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Did Obamacare's Massive Upcoming Premium Hikes Just Make Donald Trump the Presidential Favorite?

By Brian Byrd | Politics | October 26, 2016 |

By Brian Byrd | Politics | October 26, 2016 |


Thank you for your click.



Well, they could have. Maybe. Had this news broken months ago. Had Republicans not turned Obamacare demonization into a farce. Had Donald Trump not confused women for bowling balls or maligned a war hero’s family or tongue-punched Vladimir Putin’s tundra-encrusted butthole on national television or [memory exceeded bandwidth exceeded commence Internet shutdown N!HU*$)Y87324009NOUY78B8(*@#&21M&W34]

OK, fine. A topic that could adversely affect millions of Americans deserves more than my glib response. Shit, this piece isn’t really even about how rate increases impact the election. You’ll click a headline that contains the name “Trump” far more often than one that reads “How to Fix the Affordable Care Act to Benefit All Americans,” so here we are. Now that I’ve tricked you into reading this far, I hope you’ll stick around for a discussion about the Affordable Care Act’s problems, potential resolutions, and how our next president Hillary Clinton can use the law to transform American healthcare for generations.

In order to provide the delicious content you crave, though, I’m first going to have to dive into arcane healthcare policy. This will bore you. Suck a dick. Nationwide healthcare coverage is arguably the most critical issue our nation faces and you should understand its impact. Can’t do that without comprehending how we got here, and why. I’ll do my best to mix sugar-laden jokes, frosted puns, delectable GIFs, and high-fructose corn-syrup pop-culture references in with the policy vegetables so you millennials can swipe right on some knowledge that may one day save your life.

On Monday, the Obama administration released data indicating that premiums for mid-level private insurance plans offered on the state and federal healthcare exchanges would rise on average by 22 percent next year. This is not an insignificant increase. For comparison, rates rose 7 percent from last year to now. These stats are a little misleading, but we’ll table that discussion for now to focus on root causes. In short [extreme caveman voice]: doctor cost more dollars. Still with me?



Premiums are rising for the second straight year due an interconnected sequence of events. We’ll work backwards. First, insurers are either scaling back participation in the state and federal healthcare exchanges or leaving altogether. UnitedHealth and Humana bowed out in August. A few weeks later Aetna, one of the nation’s largest health insurance companies, announced they were terminating coverage in 11 markets. This mass exodus dramatically reduced competition — in 89 percent of the counties where there is only one insurer, that insurer is Blue Cross Blue Shield — which partially accounts for the upcoming rate hikes.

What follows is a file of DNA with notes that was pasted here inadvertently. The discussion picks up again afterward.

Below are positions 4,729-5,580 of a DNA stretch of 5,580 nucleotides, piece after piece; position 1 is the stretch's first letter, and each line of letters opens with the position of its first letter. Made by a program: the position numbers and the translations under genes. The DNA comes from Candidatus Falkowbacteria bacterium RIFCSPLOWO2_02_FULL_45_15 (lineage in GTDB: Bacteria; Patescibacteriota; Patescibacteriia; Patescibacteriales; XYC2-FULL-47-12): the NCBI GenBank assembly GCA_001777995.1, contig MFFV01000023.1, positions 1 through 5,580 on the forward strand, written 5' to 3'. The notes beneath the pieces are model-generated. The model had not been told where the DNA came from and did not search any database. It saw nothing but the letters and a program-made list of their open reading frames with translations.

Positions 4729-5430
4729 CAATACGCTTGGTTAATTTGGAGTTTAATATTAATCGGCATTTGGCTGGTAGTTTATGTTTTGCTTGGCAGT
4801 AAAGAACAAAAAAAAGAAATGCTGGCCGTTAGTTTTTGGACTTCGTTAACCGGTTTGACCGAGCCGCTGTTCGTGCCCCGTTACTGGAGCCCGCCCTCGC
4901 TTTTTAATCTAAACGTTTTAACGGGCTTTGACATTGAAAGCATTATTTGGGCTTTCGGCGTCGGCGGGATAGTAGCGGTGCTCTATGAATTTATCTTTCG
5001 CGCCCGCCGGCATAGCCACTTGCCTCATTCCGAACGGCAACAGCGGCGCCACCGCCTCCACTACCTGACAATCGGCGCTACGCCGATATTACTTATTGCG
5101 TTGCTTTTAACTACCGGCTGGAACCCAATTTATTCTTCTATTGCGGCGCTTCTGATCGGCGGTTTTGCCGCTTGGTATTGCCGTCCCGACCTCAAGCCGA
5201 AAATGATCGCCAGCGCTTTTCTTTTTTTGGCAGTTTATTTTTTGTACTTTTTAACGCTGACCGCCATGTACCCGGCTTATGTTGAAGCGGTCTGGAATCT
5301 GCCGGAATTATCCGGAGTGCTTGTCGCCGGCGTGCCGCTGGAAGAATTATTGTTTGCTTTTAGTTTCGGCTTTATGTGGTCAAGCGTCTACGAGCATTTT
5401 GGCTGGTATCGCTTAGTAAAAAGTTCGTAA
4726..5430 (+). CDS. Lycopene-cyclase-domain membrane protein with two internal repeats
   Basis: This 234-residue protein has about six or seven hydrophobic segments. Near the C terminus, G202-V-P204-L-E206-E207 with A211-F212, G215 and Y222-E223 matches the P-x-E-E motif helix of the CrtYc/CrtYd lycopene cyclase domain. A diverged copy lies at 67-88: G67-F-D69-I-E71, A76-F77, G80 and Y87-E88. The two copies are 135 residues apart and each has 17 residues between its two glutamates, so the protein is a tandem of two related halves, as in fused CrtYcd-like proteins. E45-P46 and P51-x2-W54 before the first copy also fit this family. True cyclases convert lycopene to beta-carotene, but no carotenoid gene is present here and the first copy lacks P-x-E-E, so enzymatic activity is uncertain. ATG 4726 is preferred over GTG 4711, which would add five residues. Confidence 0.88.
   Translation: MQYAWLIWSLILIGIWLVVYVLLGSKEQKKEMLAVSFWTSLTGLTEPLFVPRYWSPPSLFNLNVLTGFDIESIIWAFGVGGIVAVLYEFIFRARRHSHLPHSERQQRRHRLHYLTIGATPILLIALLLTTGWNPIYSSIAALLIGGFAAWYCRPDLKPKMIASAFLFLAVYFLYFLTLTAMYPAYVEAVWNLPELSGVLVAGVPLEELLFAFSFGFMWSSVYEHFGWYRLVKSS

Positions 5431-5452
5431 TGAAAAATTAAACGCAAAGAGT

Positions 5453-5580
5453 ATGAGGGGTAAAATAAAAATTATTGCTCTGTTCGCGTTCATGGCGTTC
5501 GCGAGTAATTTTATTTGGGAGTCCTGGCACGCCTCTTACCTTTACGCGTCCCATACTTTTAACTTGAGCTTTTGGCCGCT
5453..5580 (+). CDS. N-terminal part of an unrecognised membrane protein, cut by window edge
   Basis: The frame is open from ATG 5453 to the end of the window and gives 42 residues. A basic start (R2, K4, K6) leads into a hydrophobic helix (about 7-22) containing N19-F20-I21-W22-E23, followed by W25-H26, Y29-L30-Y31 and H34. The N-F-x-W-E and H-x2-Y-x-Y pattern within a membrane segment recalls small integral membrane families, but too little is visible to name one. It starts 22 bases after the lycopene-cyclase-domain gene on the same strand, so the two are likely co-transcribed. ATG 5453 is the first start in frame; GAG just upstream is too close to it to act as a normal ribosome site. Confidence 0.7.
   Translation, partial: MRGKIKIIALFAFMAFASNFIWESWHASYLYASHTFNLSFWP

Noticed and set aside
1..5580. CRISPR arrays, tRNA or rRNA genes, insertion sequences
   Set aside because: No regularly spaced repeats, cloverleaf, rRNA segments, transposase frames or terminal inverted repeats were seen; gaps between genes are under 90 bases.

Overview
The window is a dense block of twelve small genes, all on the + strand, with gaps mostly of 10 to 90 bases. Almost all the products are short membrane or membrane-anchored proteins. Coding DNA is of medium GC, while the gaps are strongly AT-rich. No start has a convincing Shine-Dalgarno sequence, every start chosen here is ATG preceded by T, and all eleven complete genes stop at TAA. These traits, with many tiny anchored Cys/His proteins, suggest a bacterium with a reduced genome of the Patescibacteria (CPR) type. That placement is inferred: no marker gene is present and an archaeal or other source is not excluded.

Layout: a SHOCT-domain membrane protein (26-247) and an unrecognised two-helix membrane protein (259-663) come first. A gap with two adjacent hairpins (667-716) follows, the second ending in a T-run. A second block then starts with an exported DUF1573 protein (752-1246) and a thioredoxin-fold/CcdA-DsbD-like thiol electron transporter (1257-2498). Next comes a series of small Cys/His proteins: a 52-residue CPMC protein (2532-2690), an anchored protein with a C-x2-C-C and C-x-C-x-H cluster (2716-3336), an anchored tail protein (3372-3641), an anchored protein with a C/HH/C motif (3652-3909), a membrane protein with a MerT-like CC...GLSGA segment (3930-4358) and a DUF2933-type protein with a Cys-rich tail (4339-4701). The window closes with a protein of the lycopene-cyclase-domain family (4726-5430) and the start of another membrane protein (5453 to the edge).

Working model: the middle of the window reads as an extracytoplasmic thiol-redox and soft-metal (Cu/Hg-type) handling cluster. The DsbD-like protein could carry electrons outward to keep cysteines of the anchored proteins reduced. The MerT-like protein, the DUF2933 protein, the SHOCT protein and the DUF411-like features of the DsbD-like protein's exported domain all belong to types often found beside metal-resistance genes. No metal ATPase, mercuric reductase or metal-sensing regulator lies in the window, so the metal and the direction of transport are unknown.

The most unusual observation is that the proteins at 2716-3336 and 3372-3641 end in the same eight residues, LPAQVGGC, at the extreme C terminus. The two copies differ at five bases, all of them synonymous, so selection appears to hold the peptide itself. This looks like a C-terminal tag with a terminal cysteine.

But why are these insurers fleeing with their pants down like their girlfriend’s husband came home from hunting camp two days early? The ACA basically handed private insurance companies tens of millions of new customers. Even Trump’s single-celled ass could capitalize on this opportunity, right? Well, it’s important to understand who these new customers are. Lots of sick people who couldn’t previously purchase insurance due to pre-existing conditions bought plans. Far more than anticipated. At the same time, the young, healthy uninsured population didn’t embrace Obamacare to the extent predicted. Broad risk pools are critical to the law’s effectiveness. Those healthy non-insurance-using folks were supposed to offset the hordes of expensive clients kicking down insurance company doors after the ACA made it illegal to deny coverage for pre-existing conditions. While allowing previously uninsurable citizens to get the inexpensive health coverage they require is objectively great for society, the unbalanced ratio negatively impacted bottom lines. Aetna lost $300 million in the marketplaces last year and $430 million since 2012, which the company alleges was the primary driver behind their decision to walk this summer. (Another, more cynical interpretation is that Aetna tried to cripple the law as retribution for Obama’s Justice Department blocking a planned merger between Aetna and Humana).

To make matters worse, insurers had very little data beyond the initial enrollment forecasts to use when pricing their plans. Set the premiums too high and they price themselves out of an open market. Aim too low and the margins shrink to nothing. Hit on 18, or hope the dealer busts? Insurers erred on the side of caution, lowballing their preliminary offerings so much that ACA premiums were actually much lower than anticipated for years.

Eventually, insurance companies discovered they based their premium rates on forecasts that weren’t panning out. The exchanges weren’t just smaller and less profitable than expected. They were downright detrimental. So the CEOs colluded to euthanize all the sick people on their rolls and start fresh with the remaining population.